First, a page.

Home
opinion

Safety in the Great Southern: A timely reminder about electrical safety issues ahead of summer

Steph MarshAlbany Advertiser
Steph Marsh is the senior regional officer for the Great Southern at the Department of Mines, Industry Regulation and Safety.
Camera IconSteph Marsh is the senior regional officer for the Great Southern at the Department of Mines, Industry Regulation and Safety. Credit: Supplied

Decorative lights, electronic gifts and DIY projects are hallmarks of the festive season, prompting WA’s electrical safety regulator, Building and Energy, to share top tips for a safe summer.

Festive lights are a popular addition to homes at this time of year, but damaged or incorrectly used lights can cause electric shocks and fires.

Consumers are urged to check that lights, cords and plugs are undamaged, untangled and working well, particularly if they have been in storage.

It is important to follow the manufacturer’s instructions, including whether the lights are suitable for indoor or outdoor use. Outdoor lights should have an ingress protection weatherproof rating.

Get in front of tomorrow's news for FREE

Journalism for the curious Australian across politics, business, culture and opinion.

READ NOW

Switching off the lights is recommended before going to bed or leaving the house.

Consumers should be wary about buying lights and other electrical equipment from overseas because they may not comply with Australian standards.

Look for a “triangle and tick” symbol, which is a regulatory compliance mark showing the appliance has been independently approved for use in Australia.

The plug pins should have an insulation layer that covers at least half the pin length. This protects against contact with live metal parts if the plug is not fully pushed into the socket outlet.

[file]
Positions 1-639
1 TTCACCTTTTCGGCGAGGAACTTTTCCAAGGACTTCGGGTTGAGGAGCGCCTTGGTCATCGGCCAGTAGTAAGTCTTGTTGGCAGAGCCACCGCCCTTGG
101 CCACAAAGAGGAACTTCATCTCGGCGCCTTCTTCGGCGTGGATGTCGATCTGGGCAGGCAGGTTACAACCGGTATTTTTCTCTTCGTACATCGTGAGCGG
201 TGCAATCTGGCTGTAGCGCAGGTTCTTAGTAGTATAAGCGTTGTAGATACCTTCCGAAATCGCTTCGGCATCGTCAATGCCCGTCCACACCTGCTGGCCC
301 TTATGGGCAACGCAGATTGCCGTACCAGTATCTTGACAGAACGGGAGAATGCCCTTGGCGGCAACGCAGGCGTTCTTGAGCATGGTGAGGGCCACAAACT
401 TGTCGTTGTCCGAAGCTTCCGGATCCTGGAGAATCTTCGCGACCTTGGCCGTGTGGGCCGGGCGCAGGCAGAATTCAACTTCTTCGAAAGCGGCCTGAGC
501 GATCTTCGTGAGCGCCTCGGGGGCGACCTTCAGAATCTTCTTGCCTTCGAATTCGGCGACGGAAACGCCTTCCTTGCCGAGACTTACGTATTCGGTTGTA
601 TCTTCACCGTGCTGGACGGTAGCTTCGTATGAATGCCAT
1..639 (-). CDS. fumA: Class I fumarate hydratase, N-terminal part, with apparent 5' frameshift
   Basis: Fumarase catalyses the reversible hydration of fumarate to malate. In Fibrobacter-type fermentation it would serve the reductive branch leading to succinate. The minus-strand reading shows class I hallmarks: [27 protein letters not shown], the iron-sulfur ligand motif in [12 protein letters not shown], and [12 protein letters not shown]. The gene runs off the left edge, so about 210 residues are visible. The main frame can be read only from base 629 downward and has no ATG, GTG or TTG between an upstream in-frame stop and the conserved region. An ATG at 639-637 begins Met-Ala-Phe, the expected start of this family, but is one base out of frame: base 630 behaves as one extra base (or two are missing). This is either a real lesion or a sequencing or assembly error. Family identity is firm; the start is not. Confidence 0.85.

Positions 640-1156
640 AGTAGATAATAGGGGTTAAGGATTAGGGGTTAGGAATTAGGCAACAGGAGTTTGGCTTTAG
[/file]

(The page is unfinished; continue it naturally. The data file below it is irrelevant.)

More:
Summer is a popular time for DIY projects, but Building and Energy warns that the general public should never attempt their own electrical work.

This is illegal and extremely dangerous.

If someone must access the roof space of a house, it is vital that the mains power is switched off beforehand.

Hazards such as damaged insulation, exposed live parts or dislodged components have tragically caused electric shocks and electrocution.

Turning off the mains power is a legal requirement for any worker entering the roof space of a home.

Lithium-ion batteries may also feature on the festive agenda as part of gifts or home improvement projects.

Building and Energy’s fire safety advice includes not mixing and matching batteries and chargers, even if they fit together.

Only use the official equipment supplied for a particular device.

Batteries showing signs of swelling, overheating or damage should never be used and should be disposed of safely.

Steph Marsh is the senior regional officer for the Great Southern at the Department of Mines, Industry Regulation and Safety.

Get the latest news from thewest.com.au in your inbox.

Sign up for our emails